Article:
There is currently no clearly defined churchyard, nor any evidence for recent burials. However, a reference to the cemetery at Moorhouse being polluted in 1290, following an attack which drew blood by Henry de Mora, clerk (perhaps the chaplain) on Hugh, son of Ivo of Ossington, after which the cemetery needed to be ritually cleansed, suggests that initially there were some burials. If so, this practice probably ceased at the Reformation when the chapel came directly under the control of the Vicar of Laxton.

Section of 1635 plan
(Click for larger version)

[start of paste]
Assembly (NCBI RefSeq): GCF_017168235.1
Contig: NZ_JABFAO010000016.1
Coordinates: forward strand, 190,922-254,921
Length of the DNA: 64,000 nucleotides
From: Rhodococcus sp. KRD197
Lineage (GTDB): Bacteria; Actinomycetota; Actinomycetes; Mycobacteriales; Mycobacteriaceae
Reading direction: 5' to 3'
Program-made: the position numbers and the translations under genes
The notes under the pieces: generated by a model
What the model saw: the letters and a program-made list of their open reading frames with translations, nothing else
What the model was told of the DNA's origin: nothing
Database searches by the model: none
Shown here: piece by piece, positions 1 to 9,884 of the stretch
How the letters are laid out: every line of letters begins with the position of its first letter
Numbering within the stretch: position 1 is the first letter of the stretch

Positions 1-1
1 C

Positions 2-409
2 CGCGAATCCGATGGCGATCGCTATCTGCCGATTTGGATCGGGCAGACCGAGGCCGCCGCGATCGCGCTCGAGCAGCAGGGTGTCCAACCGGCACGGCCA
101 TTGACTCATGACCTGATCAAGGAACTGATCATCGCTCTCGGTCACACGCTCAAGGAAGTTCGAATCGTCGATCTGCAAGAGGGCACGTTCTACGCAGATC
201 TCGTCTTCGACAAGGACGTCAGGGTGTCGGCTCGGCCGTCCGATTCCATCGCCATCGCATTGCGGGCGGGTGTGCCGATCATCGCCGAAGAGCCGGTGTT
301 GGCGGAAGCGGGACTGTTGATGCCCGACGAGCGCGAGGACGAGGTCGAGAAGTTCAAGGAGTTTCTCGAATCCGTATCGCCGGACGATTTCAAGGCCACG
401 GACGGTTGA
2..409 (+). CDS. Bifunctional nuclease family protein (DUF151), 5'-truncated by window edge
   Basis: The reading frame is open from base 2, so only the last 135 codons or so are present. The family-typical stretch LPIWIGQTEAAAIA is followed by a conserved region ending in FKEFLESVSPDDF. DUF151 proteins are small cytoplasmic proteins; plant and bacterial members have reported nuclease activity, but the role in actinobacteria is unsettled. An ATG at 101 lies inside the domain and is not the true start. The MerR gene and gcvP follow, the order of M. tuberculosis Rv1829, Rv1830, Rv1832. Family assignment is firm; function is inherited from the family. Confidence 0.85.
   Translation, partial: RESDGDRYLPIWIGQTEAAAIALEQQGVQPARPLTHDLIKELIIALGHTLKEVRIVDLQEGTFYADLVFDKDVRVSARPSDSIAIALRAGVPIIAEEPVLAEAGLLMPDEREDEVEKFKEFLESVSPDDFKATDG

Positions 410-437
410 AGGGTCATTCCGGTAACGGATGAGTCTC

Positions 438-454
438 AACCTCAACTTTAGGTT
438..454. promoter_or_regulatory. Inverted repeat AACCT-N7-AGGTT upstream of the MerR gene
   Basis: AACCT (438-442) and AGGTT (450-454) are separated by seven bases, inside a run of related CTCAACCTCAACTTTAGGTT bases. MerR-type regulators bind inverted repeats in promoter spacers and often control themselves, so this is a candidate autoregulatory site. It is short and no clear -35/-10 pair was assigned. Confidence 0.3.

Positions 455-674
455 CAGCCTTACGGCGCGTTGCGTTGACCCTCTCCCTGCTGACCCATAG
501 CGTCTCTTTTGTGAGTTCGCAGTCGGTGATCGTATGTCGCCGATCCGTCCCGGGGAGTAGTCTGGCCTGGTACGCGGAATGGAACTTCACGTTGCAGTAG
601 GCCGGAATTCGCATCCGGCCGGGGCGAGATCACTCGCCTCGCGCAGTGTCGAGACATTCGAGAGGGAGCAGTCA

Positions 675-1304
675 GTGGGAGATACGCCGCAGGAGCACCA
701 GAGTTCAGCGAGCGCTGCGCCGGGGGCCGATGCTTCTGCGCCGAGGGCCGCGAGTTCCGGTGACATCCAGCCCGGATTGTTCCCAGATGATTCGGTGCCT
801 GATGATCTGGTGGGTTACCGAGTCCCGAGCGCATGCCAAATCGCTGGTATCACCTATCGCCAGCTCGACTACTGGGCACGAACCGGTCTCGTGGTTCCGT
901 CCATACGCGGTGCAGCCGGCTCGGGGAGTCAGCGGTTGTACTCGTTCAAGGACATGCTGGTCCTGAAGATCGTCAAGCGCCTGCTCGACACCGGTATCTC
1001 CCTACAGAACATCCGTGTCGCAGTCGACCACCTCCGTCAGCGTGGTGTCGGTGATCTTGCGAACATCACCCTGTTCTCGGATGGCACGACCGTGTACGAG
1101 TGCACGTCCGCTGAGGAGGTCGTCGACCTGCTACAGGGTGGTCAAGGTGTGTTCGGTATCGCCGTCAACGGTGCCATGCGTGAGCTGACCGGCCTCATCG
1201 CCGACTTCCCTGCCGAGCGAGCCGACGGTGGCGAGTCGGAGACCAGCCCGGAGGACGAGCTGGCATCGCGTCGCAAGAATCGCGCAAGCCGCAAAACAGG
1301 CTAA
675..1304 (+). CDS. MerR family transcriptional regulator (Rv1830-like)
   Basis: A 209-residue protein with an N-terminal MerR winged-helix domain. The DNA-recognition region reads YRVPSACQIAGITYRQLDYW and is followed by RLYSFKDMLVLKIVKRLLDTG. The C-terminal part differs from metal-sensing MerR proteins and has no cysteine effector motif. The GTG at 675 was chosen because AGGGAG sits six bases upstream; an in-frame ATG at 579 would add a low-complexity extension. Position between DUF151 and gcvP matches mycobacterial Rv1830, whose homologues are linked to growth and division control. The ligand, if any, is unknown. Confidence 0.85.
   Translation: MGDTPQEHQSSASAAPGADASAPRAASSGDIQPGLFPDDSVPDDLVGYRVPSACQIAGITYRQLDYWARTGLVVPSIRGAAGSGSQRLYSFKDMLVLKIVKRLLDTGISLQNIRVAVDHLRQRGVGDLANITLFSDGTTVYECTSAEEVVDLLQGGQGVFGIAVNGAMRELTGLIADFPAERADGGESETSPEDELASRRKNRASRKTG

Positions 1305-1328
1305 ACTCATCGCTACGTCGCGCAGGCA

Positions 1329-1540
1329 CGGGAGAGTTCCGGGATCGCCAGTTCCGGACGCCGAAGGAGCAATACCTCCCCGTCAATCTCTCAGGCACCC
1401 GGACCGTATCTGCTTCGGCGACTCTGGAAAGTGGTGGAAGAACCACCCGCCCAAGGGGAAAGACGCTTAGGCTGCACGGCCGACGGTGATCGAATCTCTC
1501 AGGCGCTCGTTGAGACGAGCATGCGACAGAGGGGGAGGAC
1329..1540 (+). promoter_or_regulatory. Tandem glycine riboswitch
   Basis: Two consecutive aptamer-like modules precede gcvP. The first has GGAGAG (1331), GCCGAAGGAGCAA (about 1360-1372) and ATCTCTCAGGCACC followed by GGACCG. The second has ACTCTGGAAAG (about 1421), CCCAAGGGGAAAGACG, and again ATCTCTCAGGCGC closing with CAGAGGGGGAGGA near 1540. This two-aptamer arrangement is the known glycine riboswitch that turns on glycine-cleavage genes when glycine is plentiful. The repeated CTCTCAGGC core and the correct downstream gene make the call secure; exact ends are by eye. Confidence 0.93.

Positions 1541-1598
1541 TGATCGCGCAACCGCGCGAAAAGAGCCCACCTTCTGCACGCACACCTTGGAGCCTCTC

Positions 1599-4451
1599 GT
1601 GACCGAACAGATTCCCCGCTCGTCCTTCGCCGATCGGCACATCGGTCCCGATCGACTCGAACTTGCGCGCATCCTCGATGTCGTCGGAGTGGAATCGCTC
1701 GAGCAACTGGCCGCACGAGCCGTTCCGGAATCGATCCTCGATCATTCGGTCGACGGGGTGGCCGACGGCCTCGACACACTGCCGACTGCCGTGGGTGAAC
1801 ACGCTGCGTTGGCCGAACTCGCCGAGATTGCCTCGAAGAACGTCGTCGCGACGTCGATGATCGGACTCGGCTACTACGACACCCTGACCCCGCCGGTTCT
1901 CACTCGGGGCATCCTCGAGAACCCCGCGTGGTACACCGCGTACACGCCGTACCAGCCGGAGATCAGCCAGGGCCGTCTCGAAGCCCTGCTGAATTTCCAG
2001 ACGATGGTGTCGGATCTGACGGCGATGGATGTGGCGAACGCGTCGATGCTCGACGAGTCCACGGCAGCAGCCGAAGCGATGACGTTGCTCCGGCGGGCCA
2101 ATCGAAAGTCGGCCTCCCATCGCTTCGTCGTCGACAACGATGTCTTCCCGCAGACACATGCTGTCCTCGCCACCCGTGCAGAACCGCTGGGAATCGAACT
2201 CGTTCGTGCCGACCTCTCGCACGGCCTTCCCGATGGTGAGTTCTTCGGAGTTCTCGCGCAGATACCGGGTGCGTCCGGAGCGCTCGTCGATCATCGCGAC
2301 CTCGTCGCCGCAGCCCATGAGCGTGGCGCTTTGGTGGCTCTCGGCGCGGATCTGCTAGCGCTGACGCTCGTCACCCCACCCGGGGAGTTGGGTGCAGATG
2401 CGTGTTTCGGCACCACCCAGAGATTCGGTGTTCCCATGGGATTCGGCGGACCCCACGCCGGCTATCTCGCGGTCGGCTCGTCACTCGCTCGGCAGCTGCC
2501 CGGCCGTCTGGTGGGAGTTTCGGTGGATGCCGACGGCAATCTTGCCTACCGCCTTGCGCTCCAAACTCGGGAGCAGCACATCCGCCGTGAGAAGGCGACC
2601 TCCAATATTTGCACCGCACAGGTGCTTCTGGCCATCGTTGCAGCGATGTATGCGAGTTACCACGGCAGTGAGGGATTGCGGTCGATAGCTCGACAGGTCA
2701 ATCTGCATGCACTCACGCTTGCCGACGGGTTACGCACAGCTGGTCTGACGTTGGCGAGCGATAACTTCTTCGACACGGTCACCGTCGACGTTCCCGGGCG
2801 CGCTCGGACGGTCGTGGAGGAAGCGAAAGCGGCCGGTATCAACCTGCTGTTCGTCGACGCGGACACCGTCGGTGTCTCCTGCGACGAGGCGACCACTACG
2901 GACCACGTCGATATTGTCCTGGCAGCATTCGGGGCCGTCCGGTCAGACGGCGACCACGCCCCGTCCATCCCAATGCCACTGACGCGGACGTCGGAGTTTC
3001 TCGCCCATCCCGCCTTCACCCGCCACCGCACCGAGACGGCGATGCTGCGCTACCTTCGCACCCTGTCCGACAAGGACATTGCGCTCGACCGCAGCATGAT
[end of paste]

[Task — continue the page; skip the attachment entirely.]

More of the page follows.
Historically the chapel has stood in a field which either in its entirety or in part has been identified from at least 1635 as ‘Chapel Yard’. In 1873 the Archdeacon of Nottingham stated categorically, while seeking to define the extent of the area belonging to the chapel in order to resolve variations between the depiction of Chapel Yard on the Tithe Map of 1839 and the Enclosure Map of 1860, ‘That the Ground has not been used for Interment within the Memory of Man’. The chapel was then narrowly enclosed by fencing, that is still evident on OS maps in 1887 but had disappeared by 1900 as had most stone boundary markers by the 1930s. A concrete path currently leads to the south porch doorway across part of the field in which the chapel stands. In its present form, this was laid at the instruction of the Rev Richard Camenisch in the 1980s. It is fenced off with a wooden swing gate and iron railings to prevent the entry of animals into the chapel.